Personalization may be another driver, as per the book the Filter Bubble which shows how each of us is already enveloped in a unique digital habitus that insidiously determines the cocktail of news and content they are exposed to. As digital communication feeds off a flow of real time data supplied by RFID and other sensors that pick up consumer signatures, a logo could inflect corporate identity in a more fluid way such that it could both embrace the milieu in which it appears and address prospects appropriately. I believe that logos may become interpretative actors in their own light, interacting with other digital entities around them in ways that create edutainment and more ebullience. This may mean that logos will function far beyond their originally remit of identification and more active avatars. As artificial intelligence progresses apace logos may become ingratiating envoys for digital brands.

Scott Brinker has argued that as data becomes more semantic and meaningful ‘data branding’ or the making available of proprietary company data under creative commons protocols will be employed as a competitive advantage. This is because they will be amenable to being useful mash-ups.

In this scenario it is possible to imagine the logo as pulsating with bits of data pulled from the data cloud and morphing as the data stream oscillates. This ides of real time data modeling, for instance correlating sales and trend data has already been dubbed ‘nowcasting’ in a 2009 Google white paper. The most apt application I believe would be for the logo to reflect the real time fortunes of the brand. Some formula for symbolic investment, perhaps a Semiotic Value Index metric can be implanted into the code for logos, allowing them to wax and wane in concert with the stock price, sentiment online and other basketed indices? This would be in tune with the passion for infographics, make logos more dynamic and allow for greater transparency – one for the big brave brands. Finally, another evolution for the logo might eventually be total evanescence into an invisible meme or force field that leaves engrams in the minds of prospects helping them recall brands. This would mean logos would have come full circle – literally leaving a neural mark.

Whilst all this may seem like science fiction I believe that these visions are not so far fetched because they are merely extrapolations and combinations of drivers already afoot: digital de-materialization, continuing acquiescence vs privacy intrusions, personalization of brands (Nike ID) content consumption mediated via social graphs and the filter bubble with the semantic web and cleverer data and augmented space to come, bringing a coterminous desire for cute infographics and real time dashboards to represent data patterns.

One thing is for sure, logos will be both fleeter on their feet and semiotically more active than at present. They will make today’s logos look like stodgy and archaic ciphers that petrify meanings in mute monologues. So much for my visions for the future of the logo. At any rate, I predict that logos will be active agents traversing the seething domains of the semiosphere and will start to play a role in ecologies of augmented space replete with semiotic information of all types. As Peirce said, signs have a tendency to grow or even to perfuse.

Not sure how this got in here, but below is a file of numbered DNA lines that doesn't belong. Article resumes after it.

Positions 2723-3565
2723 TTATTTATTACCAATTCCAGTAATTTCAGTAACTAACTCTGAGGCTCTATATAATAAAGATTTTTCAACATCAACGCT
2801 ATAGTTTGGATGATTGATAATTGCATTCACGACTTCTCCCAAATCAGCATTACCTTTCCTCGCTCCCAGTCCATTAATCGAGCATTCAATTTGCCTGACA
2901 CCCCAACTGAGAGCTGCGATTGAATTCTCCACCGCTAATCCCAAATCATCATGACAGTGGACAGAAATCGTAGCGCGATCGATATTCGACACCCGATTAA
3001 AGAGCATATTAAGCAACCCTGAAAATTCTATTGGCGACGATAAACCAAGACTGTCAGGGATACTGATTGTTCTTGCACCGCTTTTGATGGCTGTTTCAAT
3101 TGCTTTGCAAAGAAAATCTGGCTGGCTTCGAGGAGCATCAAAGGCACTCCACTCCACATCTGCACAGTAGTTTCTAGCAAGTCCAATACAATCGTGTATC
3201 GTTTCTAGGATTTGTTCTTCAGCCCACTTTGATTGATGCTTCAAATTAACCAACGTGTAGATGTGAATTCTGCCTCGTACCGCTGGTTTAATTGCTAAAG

© Chris Arning  2011

Posted in Art & Design, Consumer Culture, Emergence, Europe, Semiotics | 1 Comment »

Network: Sam

Sunday, June 5th, 2011

 

Where are you and what are you doing?  If you look around you what can you see?

I’m at home procrastinating, my flat is messy and the walls are covered with drawings i’ve made. Its a Sunday and a tough time to concentrate with a week of work only just behind me and another one ahead ready for a dizzying ascent. My internet browser is filled with tabs with different bikes on; I have recently become a convert to the cycling faith and am falling fast and deep into an entire new world of knowledge and discernment that is available to confuse and amuse me – seemingly endlessly.

What's your first memory of an interest in semiotics being triggered in you – even if you didn't know the word at the time?

Many of my family are artists; whether full time or in the corners of their lives (as I am). My father was a painter and his vast abstract expressionist (ish) canvases were a real visual trap for a small boy. However I always remember being troubled by their abstractness, always desperate to garner some sort of meaning from them. I remember one particular painting that hung in our living room that was probably four feet wide by 3 feet tall I remember staring at it intently seeking patterns and figures in its intricate layers of brush marks and spatters.

Describe the courses of academic study that brought you to point where you could consider working professionally in applied semiotics?

My undergraduate degree was in religious studies at Edinburgh where I focussed on South Asian religions and anthropological method. My Undergraduate dissertation used popular culture as a source to explore the way that the nation is figured as feminine. In my interview for Added Value I wasn’t particularly excelling before i got all excited trying to relate of Indira Gandhi’s last speeches in which she said “Every drop of my blood… will contribute to the growth of this nation” and the goddess Cinnamasta (worth googling).

What practical advice would you give anyone who would like to earn a living doing what you do?